Rousing music by O.C.O., for a snowy night Reply

Review by Judith CaldwellreviewerJudith
The Oakville Chamber Orchestra presented a program in E flat Major preceded by a lecture from conductor Charles Demuynck about the significance of E flat. He is a passionate and engaging teacher and it is no wonder this orchestra has blossomed under his direction. They are a group of very talented and dedicated volunteers.
The evening began with Piano Concerto #22 by Wolfgang Amadeus Mozart played by Stephanie Cheng who is currently Assistant Professor of Music at the American University of Kuwait.

Stephanie Cheng & OCO conductor Charles Demuynck

Stephanie Cheng & OCO conductor Charles Demuynck

More…

“GREASE”; is the word; is the music; and is the title 1

Review by Danny GaisinreviewerDJG

Dickens wrote about ‘The worst of times; the best of times” but he was referring to the French Revolution – not one’s teenaged years. Obviously he could have been signifying both, for most of us the 15 to 17 year-old era, was an emotional apogee and perigee. For playwrights it was a mother lode: – think “Rebel Without a cause; “American Graffiti”; ‘Saturday Night Fever’, and of course –“GREASE”.

The student body of Rydell High School...the GREASE cast

The student body of Rydell High School…the GREASE cast

More…

“In The Heights”, another Sheridan success Reply

Review by Danny GaisinreviewerDGcolor

Manhattan may be an ethnic melting pot but is in reality a collage of neighborhoods. Harlem runs from 96th to 155th, and Washington Heights comprise 156th to about 190th. Ellington’s famous “Take the A Train” was, and still is, the major North/South connector including a jog over (under) to Brooklyn. Lin-Manuel Miranda’s “IN THE HEIGHTS” captures the spirit of immigrant Latinos settling into a ghetto of familiar and shared socio-economic environment. All iterated as a rap musical.
Director/Choreographer Marc Kimelman’s take is classy and certainly tasteful. *

The residents of "THE HEIGHTS"

The residents of “THE HEIGHTS”

More…

“Windmill Theatre”, fun for performers & audience alike 1

Review by Terry McMetter & Danny O’Gaisin

Mississauga possesses a remarkably informal yet diversionary example of community ethos that offers an eclectic variety of vocal music. The soloists and combined voices of Windmill Theatre have something besides melodic talent; they obviously enjoy doing what they so ably can do. Their palpable pleasure in offering up each selection is mirrored in the enjoyment experienced by their audience. This weekend’s performances are titled ‘Tartan Joy’ and it certainly is!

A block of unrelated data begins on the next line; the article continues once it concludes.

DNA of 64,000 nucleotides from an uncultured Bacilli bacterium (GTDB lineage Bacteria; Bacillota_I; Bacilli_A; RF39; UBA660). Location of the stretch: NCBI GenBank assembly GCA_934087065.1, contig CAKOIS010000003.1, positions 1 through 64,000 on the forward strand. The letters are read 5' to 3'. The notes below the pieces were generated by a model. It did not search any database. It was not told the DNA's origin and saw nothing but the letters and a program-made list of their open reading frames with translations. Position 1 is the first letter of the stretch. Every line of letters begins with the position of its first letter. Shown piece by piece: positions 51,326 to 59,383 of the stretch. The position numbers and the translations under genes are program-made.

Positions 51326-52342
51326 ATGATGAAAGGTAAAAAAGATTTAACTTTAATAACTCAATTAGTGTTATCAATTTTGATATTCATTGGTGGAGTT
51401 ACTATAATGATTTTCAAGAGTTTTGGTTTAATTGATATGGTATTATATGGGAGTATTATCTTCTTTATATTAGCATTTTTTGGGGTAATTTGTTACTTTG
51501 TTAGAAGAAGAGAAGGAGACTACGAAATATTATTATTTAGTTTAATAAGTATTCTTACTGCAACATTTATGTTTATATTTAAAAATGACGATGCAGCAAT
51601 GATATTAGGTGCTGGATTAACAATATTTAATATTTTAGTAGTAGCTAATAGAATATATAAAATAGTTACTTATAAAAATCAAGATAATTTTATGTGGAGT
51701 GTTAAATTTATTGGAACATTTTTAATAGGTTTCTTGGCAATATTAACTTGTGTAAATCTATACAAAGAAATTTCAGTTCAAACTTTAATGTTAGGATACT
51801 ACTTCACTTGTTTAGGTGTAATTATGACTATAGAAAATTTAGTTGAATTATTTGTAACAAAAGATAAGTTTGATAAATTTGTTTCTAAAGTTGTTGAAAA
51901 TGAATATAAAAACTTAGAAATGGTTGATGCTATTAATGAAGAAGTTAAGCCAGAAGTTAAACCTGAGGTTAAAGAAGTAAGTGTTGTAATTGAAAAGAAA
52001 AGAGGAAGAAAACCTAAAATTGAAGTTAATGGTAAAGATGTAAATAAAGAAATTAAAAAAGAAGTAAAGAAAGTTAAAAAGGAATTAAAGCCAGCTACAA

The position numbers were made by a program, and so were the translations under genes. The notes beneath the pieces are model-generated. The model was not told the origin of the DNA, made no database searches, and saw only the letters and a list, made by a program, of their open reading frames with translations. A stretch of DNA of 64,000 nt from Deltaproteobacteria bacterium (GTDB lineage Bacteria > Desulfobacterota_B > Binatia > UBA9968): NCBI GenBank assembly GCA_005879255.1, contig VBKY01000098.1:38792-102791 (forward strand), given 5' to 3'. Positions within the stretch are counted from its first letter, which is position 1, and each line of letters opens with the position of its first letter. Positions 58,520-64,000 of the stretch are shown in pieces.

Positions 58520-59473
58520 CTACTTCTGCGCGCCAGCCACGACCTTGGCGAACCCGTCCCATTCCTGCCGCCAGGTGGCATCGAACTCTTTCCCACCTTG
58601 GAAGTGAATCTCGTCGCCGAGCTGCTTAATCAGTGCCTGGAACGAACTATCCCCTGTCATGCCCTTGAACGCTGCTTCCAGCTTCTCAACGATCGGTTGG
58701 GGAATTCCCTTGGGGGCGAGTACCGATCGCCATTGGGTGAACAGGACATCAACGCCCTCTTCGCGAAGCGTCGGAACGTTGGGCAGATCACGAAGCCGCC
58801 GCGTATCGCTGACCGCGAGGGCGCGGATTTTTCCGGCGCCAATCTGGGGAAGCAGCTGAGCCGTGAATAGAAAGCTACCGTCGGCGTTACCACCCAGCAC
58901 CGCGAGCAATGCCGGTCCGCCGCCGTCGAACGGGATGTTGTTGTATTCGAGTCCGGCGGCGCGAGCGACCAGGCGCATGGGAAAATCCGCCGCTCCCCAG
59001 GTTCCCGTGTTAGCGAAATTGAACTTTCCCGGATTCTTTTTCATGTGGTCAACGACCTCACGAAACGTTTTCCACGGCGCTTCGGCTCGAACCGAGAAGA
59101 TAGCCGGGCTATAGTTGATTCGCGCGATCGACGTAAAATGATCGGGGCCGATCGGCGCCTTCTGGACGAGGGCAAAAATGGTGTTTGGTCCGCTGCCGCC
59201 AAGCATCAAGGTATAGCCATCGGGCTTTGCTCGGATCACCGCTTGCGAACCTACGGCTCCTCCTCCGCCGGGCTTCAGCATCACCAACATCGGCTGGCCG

the WINDMILL Choristers

the WINDMILL Choristers

More…

“The Heart of Robin Hood”; an innovative Mirvish success Reply

Review by Shibley AhmedreviewerAhmed
               It’s not often we celebrate the exploits of bandits, swindlers and overall criminals but that’s the case when describing a certain archetypal English hero and his band of “Merry Men”. Laced with a live bluegrass soundtrack and a multifaceted acrobatic theme we witness as folk music meets folklore in David Farr’s latest classic adaptation, “The Heart of Robin Hood”.
As the title suggests, this particular remake explores the softer side of our protagonist.  Photo courtesy of Joan Marcus

Gabriel Ebert & Izzie Steele in Sherwood Forest

Gabriel Ebert & Izzie Steele in Sherwood Forest

More…

“The Mumberley Inheritance”; Rx for February ‘blahs Reply

Review by Danny Gaisin

Feb. 6th, ‘15

A number of years ago (i.e. before SAD was defined) my GP prescribed heading south during February to offset a diagnosed ‘February Blahs’. Fortunately, West End Studio Theatre has a remedy that’s cheaper and requires no security line-ups… it’s Warren Graves’ MUMBERLEY INHERITANCE and I guarantee the season’s inclemency will seem almost non-existent for every audience member who has an easy sense of humour. It’s that enjoyable and professionally presented.

the Good; Bad & Ugly residents of Mumberley Mansion

the Good; Bad & Ugly residents of Mumberley Mansion

More…